Television in the streaming era is a beast with a keen appetite. It must be fed whole series, seasons, and cinematic universes all at once, for the sake of a weekend. This business-oriented need to reduce art to chum or content has fueled recent artistic advances that have discovered all obstacles on their path.
The Sandman, a beloved 1989-1996 comic book series directed by Neil Gaiman, Sam Kieth, and Mike Dringenberg, was one of those projects. Despite a long list of actors who would follow the Dream story forward after Kieth and Dringenberg's departure, a screen adaptation never materialized until decades later, as a Netflix series developed by Gaiman himself alongside David S. Goyer (Batman Begins) and Allan Heinberg (The O.C.), which
The Sandman is by far the finest TV adaptation of the comic book. Despite its shortcomings, it remains unfavorable for fans of the show who have come to the show fresh. Its a strange and listless series that moves with odd rhythms and avoids traditional conflict.
Roderick Burgess, an amateur occultist, gathers the last few items with bad vibes he needs to perform a ritual that he hopes will grant him immortality. Instead he captures Death's brother, Dream, the king of dreams known by many names including the Sandman, and imprisons him in order to keep him from dying.
Dream frees himself during a brief moment of neglect, and The Sandman takes center stage. There's London past and present, the world of the Dreaming where all manner of fantastical and nightmarish beings dwell, and even a visit to hell itself to meet Lucifer (Gwendoline Christie). Then, in the second half of the season, viewers meet Rose Walker, a young woman who might inadvertently destroy everything Dream is attempting to rebuild.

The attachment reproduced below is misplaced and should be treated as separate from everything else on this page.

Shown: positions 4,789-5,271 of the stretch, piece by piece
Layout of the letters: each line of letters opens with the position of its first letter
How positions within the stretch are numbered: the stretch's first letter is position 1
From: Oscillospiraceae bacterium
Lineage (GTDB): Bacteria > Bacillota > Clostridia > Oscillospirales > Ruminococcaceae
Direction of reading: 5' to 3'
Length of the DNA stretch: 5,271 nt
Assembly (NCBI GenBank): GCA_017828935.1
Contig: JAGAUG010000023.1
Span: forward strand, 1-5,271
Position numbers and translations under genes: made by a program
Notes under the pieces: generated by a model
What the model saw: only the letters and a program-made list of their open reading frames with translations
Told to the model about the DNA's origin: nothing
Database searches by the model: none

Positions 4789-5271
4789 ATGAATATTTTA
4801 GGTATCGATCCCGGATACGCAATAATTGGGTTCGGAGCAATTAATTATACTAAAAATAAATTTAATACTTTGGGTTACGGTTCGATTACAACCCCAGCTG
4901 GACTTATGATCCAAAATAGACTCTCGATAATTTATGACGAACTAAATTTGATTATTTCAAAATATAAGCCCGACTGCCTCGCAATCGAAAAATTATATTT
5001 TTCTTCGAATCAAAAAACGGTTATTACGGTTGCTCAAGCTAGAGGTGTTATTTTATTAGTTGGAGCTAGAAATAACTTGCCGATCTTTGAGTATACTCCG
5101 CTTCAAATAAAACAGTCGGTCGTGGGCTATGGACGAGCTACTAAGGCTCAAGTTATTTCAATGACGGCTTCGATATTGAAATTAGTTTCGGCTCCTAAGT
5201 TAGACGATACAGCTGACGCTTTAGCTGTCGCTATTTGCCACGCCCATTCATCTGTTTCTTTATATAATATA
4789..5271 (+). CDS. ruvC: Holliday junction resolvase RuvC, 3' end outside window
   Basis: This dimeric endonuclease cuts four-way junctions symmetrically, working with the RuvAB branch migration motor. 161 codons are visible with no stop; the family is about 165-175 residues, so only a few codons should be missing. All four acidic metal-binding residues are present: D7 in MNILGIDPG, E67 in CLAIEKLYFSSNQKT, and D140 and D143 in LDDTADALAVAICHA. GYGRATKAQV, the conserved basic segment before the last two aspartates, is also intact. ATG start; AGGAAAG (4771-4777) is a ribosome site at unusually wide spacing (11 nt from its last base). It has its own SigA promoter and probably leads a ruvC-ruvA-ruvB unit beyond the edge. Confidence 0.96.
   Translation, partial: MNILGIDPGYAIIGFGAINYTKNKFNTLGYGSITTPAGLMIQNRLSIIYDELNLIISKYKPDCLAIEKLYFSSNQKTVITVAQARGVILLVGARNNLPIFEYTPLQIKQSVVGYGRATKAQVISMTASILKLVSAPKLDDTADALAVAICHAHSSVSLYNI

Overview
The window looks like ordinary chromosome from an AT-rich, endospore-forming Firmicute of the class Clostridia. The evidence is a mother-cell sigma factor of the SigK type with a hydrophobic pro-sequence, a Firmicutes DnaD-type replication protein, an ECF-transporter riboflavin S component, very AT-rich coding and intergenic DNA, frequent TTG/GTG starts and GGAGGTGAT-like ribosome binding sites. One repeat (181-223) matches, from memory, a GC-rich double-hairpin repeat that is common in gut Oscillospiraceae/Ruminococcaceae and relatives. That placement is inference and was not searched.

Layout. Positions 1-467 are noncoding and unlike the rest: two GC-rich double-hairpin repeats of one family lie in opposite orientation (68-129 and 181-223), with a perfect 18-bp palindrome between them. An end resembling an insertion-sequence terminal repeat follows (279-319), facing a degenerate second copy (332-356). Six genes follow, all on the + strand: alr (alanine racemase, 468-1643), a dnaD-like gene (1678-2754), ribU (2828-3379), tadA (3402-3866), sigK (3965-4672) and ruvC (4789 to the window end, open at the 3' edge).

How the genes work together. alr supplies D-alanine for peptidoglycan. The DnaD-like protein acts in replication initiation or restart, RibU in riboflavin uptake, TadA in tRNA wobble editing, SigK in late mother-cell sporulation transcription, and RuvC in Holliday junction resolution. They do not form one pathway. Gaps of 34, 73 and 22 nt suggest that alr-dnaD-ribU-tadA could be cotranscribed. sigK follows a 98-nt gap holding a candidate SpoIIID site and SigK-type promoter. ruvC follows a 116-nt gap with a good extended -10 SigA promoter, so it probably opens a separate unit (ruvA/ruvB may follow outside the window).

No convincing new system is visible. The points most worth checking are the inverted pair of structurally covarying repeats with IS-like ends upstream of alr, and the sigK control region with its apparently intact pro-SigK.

The Sandman is a remarkable rendition, despite its source material shortcomings: It does not present the best case for the narrative the viewer is embarking on; its in a blunt matter that goes against the narrative's contemplative nature, and it feels all the more dissonant. Much like the comics it is based on, it may surprise you to discover that there is a vast scheme at play here.
The revered status of the comic may make many of the series' adaptations unintentionally funny. Dream, for example, is depicted in the show as a ghostly man with stars for eyes, an ethereal presence that cant really be portrayed on screen without extensive makeup and some computer animation. But in reality, he is just a brooding, pouty Englishman, as well as older and younger siblings that also personify abstractions like Death (Kirby Howell-B
Patton Oswalts' performance as a talking Raven named Matthew, is oddly pitched and funny on screen, although he is somewhat uninteresting.
The Sandman is a captivating and sometimes bizarre commercial for the comic book, which sounds like a lot of praise but may actually be the desired outcome. Part of what made the Sandman comics so popular is how they were a place for social outcasts and weirdballs, where queer characters arose spontaneously in a time when that was a rarity. As Sandman became a story about all stories, from Shakespeare to ancient Greece to superhero comics.
The Sandman isn't a Netflix adaptation, but rather a project that must respect the platform's limitations and aspirations, to form a bingeable experience that might become a monster hit. This series is still a work of art, with the roughest edges smoothed out, a fable that never really answers anything.
Thats the problem with trying to bring dreams to life. The reason you keep seeing them isnt the details you see clearly, but the images that are hidden beneath your feet, so real yet unimaginable, a vapor nobody but you knew was there.
The Sandmans' first season is now available on Netflix.